Brushy Mountain Bee Farm Brushy Mountain Bee Farm, Inc.
 

Items  0  |  Sub Total $0.00

Home Quick Order catalog

online store

my account Wish List about contact

2014
2015
2016
2017

March Beekeeping Forecast
break

The Beekeeping Forecast Blog was designed to better help beekeepers understand the current beekeeping season and what might be important to consider in your region. All information given below comes from observation of current environmental weather patterns and traditional responses to this particular season. Conditions can vary widely from region to region. This is meant to be purely informative, not an actual set guideline. For a better understanding of beekeeping in your area, reach out to one of your local Beekeeping Associations or clubs.


North East

Cold, cold, cold. Winter has been right average for you guys, hasn’t it? You may have been or are experiencing a few days of warmer weather, but it looks like March is going to stay fairly average when it comes to temperatures. Days when the daytime temperatures get above 50 degrees (and there is no snow on the ground) it might be beneficial to check your colonies food stores and provide food if needed. Otherwise…you’re not out of the woods yet.


South East

Mother Nature is getting a little ahead of herself here. We have been running a good 10-20 degrees above normal lately for many weeks and that has convince several plants that is spring and time to bloom (anybody with allergies can attest to that). Don’t let this early burst of spring loosen your guard. Temperatures are eventually supposed to start spending more time hovering around average temperatures for this time of year including some night close to the freezing mark (here in NC they are calling for potential Freeze later this week). Freezing temperatures can disrupt and potentially damage the natural resources blooming now. You will still want to make sure that you can provide your hives with enough feed to sustain themselves. With warm daytime temperatures, you can start feeding your hives pollen patties or sugar syrup with additional nutritional supplements like Honey B Healthy or Vitamin B Healthy. A little extra nutrition is never a bad idea.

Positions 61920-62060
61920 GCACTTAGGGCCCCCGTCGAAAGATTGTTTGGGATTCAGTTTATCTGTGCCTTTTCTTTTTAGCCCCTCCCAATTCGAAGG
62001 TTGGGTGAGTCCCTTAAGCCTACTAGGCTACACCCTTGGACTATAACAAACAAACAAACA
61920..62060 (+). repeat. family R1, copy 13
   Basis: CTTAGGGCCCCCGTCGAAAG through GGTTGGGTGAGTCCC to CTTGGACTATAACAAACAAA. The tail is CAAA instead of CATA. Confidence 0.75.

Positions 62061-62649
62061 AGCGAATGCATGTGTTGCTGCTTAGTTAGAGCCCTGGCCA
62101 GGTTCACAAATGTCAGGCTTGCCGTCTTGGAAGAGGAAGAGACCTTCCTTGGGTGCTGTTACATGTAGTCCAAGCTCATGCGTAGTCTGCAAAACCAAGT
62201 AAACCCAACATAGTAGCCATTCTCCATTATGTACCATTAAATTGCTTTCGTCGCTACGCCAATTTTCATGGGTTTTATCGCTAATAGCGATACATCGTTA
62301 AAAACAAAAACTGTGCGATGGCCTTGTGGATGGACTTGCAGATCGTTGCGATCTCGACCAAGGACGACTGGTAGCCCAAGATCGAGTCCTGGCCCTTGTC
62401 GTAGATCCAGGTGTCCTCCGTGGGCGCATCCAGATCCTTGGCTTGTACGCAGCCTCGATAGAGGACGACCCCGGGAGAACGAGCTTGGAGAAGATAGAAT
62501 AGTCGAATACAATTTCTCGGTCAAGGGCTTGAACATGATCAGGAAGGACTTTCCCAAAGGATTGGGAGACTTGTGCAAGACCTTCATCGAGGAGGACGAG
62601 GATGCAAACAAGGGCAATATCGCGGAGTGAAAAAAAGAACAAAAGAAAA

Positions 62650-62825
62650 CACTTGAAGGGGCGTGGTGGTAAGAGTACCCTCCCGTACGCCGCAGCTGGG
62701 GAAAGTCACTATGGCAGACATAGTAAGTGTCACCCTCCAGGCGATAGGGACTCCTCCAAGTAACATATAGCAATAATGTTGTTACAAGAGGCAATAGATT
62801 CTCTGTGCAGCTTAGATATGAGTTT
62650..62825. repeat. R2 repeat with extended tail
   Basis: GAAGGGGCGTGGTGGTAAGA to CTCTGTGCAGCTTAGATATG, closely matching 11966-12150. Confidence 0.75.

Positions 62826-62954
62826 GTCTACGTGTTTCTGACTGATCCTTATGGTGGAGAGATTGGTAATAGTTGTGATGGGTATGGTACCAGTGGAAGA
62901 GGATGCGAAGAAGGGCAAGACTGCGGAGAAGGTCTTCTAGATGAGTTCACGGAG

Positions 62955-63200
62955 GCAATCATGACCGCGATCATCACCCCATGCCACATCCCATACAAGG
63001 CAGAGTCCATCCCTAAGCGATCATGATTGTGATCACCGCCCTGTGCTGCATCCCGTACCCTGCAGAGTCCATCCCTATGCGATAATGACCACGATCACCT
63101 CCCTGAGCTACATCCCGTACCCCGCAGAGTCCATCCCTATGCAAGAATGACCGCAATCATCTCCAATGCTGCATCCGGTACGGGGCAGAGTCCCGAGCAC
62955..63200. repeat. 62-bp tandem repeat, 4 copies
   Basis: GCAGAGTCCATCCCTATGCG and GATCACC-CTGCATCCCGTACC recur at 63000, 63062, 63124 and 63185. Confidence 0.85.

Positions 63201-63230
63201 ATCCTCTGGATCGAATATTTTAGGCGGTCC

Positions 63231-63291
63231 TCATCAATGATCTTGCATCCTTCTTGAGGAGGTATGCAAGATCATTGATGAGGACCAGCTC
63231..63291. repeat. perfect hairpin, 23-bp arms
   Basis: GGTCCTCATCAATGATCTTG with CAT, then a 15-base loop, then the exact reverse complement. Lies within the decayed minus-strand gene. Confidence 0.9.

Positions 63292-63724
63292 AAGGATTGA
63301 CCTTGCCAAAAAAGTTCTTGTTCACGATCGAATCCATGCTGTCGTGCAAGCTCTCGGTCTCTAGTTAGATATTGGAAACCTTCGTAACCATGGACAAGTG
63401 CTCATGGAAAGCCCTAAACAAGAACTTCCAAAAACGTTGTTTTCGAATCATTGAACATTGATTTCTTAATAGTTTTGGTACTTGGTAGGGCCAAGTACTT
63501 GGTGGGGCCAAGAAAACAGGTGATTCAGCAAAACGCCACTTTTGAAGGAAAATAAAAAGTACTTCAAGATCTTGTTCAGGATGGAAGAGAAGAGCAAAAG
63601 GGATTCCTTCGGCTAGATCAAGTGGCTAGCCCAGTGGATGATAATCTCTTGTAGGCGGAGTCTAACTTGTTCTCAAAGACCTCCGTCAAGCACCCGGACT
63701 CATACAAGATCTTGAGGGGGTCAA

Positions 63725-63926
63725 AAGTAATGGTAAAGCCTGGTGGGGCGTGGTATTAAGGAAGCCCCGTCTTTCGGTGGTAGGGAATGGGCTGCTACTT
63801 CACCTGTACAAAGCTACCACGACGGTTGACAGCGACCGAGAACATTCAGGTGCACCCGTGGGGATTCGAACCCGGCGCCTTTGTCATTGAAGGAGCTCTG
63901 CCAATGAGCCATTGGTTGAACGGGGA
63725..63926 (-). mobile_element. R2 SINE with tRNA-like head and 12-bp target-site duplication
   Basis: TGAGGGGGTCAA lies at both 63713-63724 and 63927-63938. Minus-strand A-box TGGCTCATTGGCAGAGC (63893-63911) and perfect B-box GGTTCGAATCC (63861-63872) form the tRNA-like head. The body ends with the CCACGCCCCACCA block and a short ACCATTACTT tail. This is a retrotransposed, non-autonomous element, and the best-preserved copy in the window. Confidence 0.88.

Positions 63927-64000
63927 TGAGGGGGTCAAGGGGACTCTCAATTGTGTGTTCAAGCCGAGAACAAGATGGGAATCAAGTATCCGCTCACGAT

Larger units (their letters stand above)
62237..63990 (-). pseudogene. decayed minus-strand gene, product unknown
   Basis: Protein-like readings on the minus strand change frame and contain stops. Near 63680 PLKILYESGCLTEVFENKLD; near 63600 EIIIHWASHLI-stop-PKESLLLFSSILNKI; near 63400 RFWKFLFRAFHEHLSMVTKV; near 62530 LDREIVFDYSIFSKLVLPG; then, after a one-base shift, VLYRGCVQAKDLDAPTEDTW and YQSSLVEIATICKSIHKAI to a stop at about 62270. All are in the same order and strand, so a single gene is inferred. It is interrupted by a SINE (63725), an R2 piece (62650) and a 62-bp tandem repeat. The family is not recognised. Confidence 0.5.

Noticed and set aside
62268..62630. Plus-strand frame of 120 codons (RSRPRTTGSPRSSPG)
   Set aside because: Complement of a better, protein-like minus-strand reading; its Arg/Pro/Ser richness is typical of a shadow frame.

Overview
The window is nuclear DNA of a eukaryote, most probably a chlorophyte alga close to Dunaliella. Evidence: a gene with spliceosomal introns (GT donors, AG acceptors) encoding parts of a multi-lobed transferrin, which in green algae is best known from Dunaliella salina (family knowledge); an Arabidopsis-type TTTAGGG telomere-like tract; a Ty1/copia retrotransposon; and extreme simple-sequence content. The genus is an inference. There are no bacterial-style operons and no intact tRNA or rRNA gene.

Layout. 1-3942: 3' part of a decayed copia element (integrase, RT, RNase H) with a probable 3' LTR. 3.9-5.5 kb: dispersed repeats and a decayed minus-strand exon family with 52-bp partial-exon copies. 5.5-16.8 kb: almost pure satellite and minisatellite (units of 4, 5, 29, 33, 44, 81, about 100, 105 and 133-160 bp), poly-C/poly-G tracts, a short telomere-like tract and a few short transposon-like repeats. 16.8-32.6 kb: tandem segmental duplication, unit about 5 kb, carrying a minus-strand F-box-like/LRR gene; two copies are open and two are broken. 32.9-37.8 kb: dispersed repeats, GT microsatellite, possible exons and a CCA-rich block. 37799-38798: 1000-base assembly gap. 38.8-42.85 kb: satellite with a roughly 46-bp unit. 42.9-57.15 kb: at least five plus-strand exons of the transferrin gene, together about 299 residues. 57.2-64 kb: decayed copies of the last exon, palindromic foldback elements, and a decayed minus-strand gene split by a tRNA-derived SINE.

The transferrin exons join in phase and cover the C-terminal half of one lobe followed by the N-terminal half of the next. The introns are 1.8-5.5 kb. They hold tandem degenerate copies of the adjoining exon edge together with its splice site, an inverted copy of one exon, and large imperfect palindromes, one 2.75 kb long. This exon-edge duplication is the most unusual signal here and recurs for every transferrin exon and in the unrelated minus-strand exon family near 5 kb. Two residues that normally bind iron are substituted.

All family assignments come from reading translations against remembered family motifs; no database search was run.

North West

The wet cool winter is still upon you. It looks like many locations around the Northwest are not expected to get into workable temperature range anytime soon. Until things start to dry out and warm up, I’m afraid we’re still in a waiting game. We mentioned last month that moisture can have an impact on hive equipment and your colony. Be observant and look to replace any moisture barrier you may have in your hive. If you find any sign of warpage, molding, or rotting of your equipment, you will want to have a fresh replacement come spring to keep the hive durable (but, again, you do not want to touch your hive until it is warm and dry enough).


South West

Some of you have experienced more than your fair share of rainfall, particularly in central California. With as much rain as you have received over the past couple weeks, right now your only concern should be that you, the beekeeper, are safe. Despite all that rainfall, temperatures look like they are starting to warm up for a good majority of the region. With daytime temperatures starting to rise above 55 degrees, your hives will start to get more active. When it is safe on a warm day, do a quick inspection to make sure that your hives are not in need of any additional resources. If you colony starts to look a little weak, you can also include additional nutrition in with their feed for an additional boost.